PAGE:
much. I had a plan and what I thought was a way out of it all. Fortunately my “plan” didn’t come to fruition. I instead entered a treatment program at a hospital in Vermont. While I was there I kept a journal and hope you will share the following short passage I wrote on one of my last days in treatment. There is hope, healing and peace to be found
September 24, 2016 – Viewpoint of a dad, Al Diercks.
2016 has been an unpleasant milestone. It’s been five years since we lost our son Todd to suicide and I’m still mad.
This emotion is not within the context of the “anger” that’s academically included as “one of the 5 normal stages of grief”. Certainly, all our family members hit various “denial, “acceptance” and “depression” levels but I can say that I never sensed any anger toward his suicide – only an overriding feeling of compassion and deep remorse.
With the exception of incidents driven by drug use, it has always been hard for me to understand how any individual could lose all hope and see no alternative to suicide. Obviously, it was this level of naiveté that kept this outcome hidden from our view – even as Todd’s joy in life continued to spiral in a cruel string of events that he called “his black cloud.”
This included relationship issues and an off-duty spinal injury that ended his career as a firefighter and shattered his sense of self-worth. A subsequent marriage, stillborn child, financial struggles, divorce, self-medication and job loss combined to take him down.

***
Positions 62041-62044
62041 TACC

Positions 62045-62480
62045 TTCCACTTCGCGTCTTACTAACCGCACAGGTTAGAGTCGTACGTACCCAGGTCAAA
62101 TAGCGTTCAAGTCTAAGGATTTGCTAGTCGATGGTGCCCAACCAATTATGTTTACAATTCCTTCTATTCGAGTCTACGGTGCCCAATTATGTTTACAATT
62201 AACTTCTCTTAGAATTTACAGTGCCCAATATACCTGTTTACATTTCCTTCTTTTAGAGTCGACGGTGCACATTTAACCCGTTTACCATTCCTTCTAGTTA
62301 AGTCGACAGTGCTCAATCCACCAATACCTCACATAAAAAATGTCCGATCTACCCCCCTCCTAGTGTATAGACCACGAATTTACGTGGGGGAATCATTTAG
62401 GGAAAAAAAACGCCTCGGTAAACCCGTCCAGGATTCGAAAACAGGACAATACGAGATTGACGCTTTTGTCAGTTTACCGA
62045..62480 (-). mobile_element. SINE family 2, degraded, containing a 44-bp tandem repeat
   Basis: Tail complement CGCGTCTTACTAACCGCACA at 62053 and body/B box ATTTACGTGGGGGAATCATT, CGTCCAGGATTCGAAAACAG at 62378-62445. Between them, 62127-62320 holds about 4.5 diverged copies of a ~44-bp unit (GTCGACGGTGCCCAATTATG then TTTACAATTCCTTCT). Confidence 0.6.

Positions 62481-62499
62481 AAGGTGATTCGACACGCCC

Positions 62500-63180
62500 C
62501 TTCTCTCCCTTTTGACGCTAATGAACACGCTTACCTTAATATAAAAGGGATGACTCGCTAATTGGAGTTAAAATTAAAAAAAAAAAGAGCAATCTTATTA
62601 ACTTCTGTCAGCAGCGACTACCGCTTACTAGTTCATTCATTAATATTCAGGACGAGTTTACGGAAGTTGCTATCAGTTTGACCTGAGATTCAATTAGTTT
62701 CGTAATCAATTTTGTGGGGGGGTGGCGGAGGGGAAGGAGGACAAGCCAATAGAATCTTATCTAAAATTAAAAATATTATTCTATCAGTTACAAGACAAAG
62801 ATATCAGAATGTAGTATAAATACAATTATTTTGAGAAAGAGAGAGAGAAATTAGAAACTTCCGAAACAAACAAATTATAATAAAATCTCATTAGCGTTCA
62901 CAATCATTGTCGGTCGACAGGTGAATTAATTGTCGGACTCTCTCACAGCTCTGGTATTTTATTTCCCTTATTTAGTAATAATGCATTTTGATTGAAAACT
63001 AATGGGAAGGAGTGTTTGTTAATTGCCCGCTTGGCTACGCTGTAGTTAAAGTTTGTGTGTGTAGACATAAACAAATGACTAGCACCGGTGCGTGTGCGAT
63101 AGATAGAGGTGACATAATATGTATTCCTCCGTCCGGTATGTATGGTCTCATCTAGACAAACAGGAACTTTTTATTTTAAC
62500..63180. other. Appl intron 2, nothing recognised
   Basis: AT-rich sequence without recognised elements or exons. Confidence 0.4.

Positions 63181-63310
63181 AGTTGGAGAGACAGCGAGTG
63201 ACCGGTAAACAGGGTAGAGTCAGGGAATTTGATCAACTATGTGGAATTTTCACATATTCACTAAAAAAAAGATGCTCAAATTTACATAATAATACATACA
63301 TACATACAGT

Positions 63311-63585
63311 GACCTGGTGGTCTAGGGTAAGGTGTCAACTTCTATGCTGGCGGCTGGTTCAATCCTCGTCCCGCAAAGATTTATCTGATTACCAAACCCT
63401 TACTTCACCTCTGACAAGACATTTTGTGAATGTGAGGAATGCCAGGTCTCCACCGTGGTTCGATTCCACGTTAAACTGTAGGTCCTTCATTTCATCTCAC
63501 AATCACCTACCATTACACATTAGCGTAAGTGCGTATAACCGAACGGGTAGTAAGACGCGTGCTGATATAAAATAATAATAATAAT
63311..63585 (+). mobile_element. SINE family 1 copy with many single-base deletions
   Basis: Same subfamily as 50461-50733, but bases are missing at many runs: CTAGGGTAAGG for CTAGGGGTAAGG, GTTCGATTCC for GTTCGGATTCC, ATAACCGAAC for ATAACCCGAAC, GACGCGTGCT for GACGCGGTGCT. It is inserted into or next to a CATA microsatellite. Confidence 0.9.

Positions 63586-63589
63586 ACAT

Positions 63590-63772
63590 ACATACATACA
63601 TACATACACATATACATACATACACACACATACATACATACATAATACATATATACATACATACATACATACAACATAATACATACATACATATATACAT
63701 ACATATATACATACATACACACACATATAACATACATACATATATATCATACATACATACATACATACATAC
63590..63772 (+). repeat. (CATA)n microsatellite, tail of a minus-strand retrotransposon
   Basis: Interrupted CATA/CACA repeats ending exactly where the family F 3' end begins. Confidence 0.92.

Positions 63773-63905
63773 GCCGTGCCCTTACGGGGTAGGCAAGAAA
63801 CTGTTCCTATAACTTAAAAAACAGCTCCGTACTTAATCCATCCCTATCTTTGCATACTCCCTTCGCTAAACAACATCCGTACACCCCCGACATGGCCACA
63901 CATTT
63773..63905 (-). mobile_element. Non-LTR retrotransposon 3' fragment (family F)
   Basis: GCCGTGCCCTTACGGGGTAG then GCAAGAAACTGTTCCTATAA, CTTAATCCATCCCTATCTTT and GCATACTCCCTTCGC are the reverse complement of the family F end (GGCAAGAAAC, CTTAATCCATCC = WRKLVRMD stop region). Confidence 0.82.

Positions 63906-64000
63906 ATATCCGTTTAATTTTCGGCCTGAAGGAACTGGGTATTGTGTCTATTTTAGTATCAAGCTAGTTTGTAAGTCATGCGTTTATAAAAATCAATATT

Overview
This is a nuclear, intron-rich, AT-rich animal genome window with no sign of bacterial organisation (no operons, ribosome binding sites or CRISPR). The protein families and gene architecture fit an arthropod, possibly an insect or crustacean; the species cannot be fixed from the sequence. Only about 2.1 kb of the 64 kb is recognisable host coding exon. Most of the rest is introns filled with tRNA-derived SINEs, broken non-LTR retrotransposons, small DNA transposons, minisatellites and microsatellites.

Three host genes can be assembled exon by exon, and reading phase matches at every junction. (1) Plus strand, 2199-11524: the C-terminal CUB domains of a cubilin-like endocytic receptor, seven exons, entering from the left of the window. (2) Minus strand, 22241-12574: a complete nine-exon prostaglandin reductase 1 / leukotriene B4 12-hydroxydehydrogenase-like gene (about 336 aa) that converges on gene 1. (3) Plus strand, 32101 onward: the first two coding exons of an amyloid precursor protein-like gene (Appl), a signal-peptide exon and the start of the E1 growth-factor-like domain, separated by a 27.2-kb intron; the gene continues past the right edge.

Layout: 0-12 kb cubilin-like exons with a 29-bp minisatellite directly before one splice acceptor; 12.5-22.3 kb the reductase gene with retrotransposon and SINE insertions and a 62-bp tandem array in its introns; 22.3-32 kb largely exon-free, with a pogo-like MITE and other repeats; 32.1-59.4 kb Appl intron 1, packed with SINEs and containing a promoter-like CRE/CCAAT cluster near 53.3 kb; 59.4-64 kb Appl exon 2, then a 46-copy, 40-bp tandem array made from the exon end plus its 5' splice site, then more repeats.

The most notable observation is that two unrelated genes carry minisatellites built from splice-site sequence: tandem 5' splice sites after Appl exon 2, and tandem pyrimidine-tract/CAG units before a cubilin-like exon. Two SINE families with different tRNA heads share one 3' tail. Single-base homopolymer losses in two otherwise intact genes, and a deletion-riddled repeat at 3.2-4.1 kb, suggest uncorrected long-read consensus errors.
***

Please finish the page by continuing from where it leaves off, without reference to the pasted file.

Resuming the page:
While many seem to point the finger at those who’ve chosen to take their lives — boldly and blindly accusing them of having made a “cowardly” decision — I focus more heavily on the fact that suicide is preventable! As part of this conviction, I’ll always carry the natural “woulda, coulda, shoulda” assessments. At least I’ve shed the self-appointed title of “bad Dad.”
So during the years of keeping myself, at least loosely tied to my own whipping post, I’ve learned a lot about the other players and processes that can help keep the progressive “mental / behavioral health issues . . . to mental illness . . . to depression . . . to suicide” issue under a greater level of control.
Through my own non-professional observation, I’ve noted needs in the following areas:
- At the earliest stages, universities, fire schools and departments need to let candidates know (and SEE) the type of situations they WILL be exposed to.
- The issue of “mental fitness for duty” should be considered as important as physical health for firefighters and EMT’s. Funding should be resourced and allocated for ongoing training and screening in this area. This should contribute to more open, non-threatening discussion and mutual support throughout departments.
- Chiefs and Training Officers should be tested toassess their own levels of conviction and stigma that may affect or limit actions in their mental health training programs
- Comparative financial/legal impact studies should be calculated to project personnel costs / lost time, training, insurance/treatment, possible damage/legal implications. (with AND without periodic mental health training). Assuming this would be done at Fire Protection District, IAFF, Municipal, Local and State government levels
- Contracted (EAP) Employee Assistance Program providers must be selected from firms that have a minimum level of Fire/EMS/Trauma-specific training (hrs. TBD) to be considered in contract evaluations.
- Pharmacists, primary care physicians and LCSW’s who support first responders need to have more effective lines of communications to prevent interactions and misuse.
These are only recommendations but we put it out there as a wish list. Whatever your connection to fire/EMS, we hope you can help make some of these wishes happen by guidance, participation or contributions — any amount will be appreciated !
Al Diercks & Family